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Another season of innovative storytelling is underway on three stages to the north, heralding the eighth decade of theatrical excellence at the Oregon Shakespeare Festival (OSF).
Shakespeare fans will enjoy excellent productions of the comedic “Much Ado About Nothing” (read A News Café’s Lincoln Kaye’s review here) and the dramatic epic “Pericles” (in the intimate Thomas Theatre). “Antony and Cleopatra” joined the Bard’s offerings earlier this month in the outdoor Allen Elizabethan Theatre.
A gambler falls for a mission do-gooder in the musical favorite “Guys and Dolls” (Angus Bowmer Theatre). Eugene O’Neill’s American family drama “Long Day’s Journey Into Night” has joined the repertoire at the Thomas, while outdoor theater offerings also include “The Count of Monte Cristo” and “Head Over Heels.”
And an OSF-commissioned adaptation of Victorian thriller “Fingersmith” (novel by Sarah Waters) has creating much buzz in its elaborately staged, nearly three-hour production in the Bowmer theater. A number of North State residents have gone to see the show, which runs through July 9.
Waters, a resident of Wales, joined OSF artistic director Bill Rauch (who also directs the “Fingersmith” play) and playwright Alexa Junge (whose writing credits include NPR’s “This American Life” and TV shows “Friends” and “Sex and the City”) for a panel discussion at the historic armory in Ashland during opening weekend this season.
Their discussion offered an inside look at a unique collaboration to bring one writer’s printed words to life on a stage thousands of miles away.
Waters had seen a working script or two of OSF’s “Fingersmith” adaptation but had not yet seen the play on stage when she answered questions from moderators and audience members. Rauch confessed this made him nervous.
“My stomach just went down to the basement realizing you’re going to see this for the first time,” he told her mid-discussion.
Junge choked up talking about her passion for the project. “Sometimes there’s a piece of art you read that stays with you, like a friend,” she said. “This story lived with me in my waking and sleeping hours. I just wanted to be part of it.”
She shared her “Fingersmith” obsession with Rauch more than three years ago, and they talked about what it what take to create a play based on the book. In 2012, Rauch met with Waters’ agents in England and first broached the idea. To their delight, Waters was open to it, and so began a collaboration of sorts.
“I’m a big theatergoer myself, so that made it an exciting prospect,” Waters said. “What would happen in the process of Alexa bringing her talents to this book and creating something of her own inspired by it? On an artistic level, I was fascinated by that.”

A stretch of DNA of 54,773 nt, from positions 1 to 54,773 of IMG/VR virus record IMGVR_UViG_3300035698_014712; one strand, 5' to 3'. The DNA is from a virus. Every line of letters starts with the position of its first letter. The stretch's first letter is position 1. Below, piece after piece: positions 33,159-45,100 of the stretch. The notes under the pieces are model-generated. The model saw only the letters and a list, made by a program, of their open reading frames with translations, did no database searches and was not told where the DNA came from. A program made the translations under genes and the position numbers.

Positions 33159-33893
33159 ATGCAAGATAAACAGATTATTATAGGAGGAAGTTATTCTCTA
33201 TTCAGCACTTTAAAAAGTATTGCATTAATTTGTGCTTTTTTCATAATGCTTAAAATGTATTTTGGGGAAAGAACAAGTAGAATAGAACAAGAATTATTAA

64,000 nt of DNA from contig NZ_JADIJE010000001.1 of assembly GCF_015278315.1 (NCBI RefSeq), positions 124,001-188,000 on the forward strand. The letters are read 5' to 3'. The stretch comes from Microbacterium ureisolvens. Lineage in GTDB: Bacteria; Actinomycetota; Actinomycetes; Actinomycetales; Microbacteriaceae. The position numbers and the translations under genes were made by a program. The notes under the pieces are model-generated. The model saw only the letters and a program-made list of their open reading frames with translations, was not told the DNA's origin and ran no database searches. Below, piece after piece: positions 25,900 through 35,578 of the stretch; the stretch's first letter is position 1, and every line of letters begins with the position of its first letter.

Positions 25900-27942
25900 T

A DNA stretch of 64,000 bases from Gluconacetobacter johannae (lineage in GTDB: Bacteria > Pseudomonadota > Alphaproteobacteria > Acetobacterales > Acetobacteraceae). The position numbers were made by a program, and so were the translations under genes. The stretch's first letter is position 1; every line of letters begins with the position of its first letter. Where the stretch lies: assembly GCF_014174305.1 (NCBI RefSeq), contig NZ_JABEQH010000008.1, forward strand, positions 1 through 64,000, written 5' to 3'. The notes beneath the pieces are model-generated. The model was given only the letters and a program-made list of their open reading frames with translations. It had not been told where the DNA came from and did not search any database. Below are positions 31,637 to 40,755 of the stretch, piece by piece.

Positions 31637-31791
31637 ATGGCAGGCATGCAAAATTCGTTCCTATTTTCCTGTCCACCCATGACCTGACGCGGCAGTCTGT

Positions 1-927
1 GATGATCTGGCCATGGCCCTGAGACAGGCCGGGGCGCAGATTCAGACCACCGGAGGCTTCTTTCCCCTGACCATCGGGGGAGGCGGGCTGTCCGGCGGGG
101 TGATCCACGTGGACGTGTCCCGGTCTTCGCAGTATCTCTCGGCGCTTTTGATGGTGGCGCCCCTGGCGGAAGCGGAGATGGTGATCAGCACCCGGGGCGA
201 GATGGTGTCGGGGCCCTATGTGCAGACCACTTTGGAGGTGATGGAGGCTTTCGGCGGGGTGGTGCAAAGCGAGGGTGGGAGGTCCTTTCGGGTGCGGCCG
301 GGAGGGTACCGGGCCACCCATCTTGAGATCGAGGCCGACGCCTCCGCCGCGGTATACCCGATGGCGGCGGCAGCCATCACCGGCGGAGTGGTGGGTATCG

Junge had never adapted a novel for a play before and found it a challenging but rewarding process. “In my experience, playwriting is more unconscious and instinctive,” she said, admitting that she had doubts about her ability to complete the project. “It took me three months to write 10 pages.”
She wrestled with what to leave out. “The hardest part was zeroing in on the story in its most streamlined version.” She used a lot of dialogue from the book but also created and added some language, as well as scenes “that don’t exist in the book, but I feel they were implied.”
The ending of the play is different from how the book ends. Waters admitted they did debate about the ending a little bit – “Oh, yeah, I went way off the rails,” laughed Junge – but decided, “if this is what Alexa wants to do, I’m fine with that.”
Waters said she recognized early in the process that her book was in “very safe hands” and she became enthralled with the new adaptive work inspired by her writing. “You brought so much to the characters that was entirely your own,” she told Junge. “This fantastic extra layer.”
Waters noted the contrast between writing a book and live performance, “Theater is a communal experience, different every night. It’s noisy, right there, immediate. Writing a novel is three to four years in isolation and then sending it out in the world. If I’m lucky, others, often alone and in silence, will enter this world. They’ll have an emotional experience created by this book. I usually never meet them.”
The moderator asked Waters and Junge how the experience of partnering in such a way had impacted them.
Junge reiterated what a revelation the book had been to her, “and then the idea that Sarah was so open, and that I could participate in it.
“It really is remarkable to be sitting next to you,” she told the short-haired blond woman next to her. “The process of writing the play had a profound effect on my life. I’d turned 50 and thought if not now, when, as far as following my passion. It was a catalyst for me making huge changes in my life. I feel you’re inadvertently responsible for that.”
Waters said to Junge, “The fact that I’m meeting you, and that my work has helped you create this extraordinary thing of your own, which I’m about to experience, it’s just brilliant, isn’t it?”
Visit osfashland.org for ticket and play information.
Candace L. Brown has been a newspaper and magazine reporter and editor for 20 years. She lives in Redding and can be reached at firstname.lastname@example.org.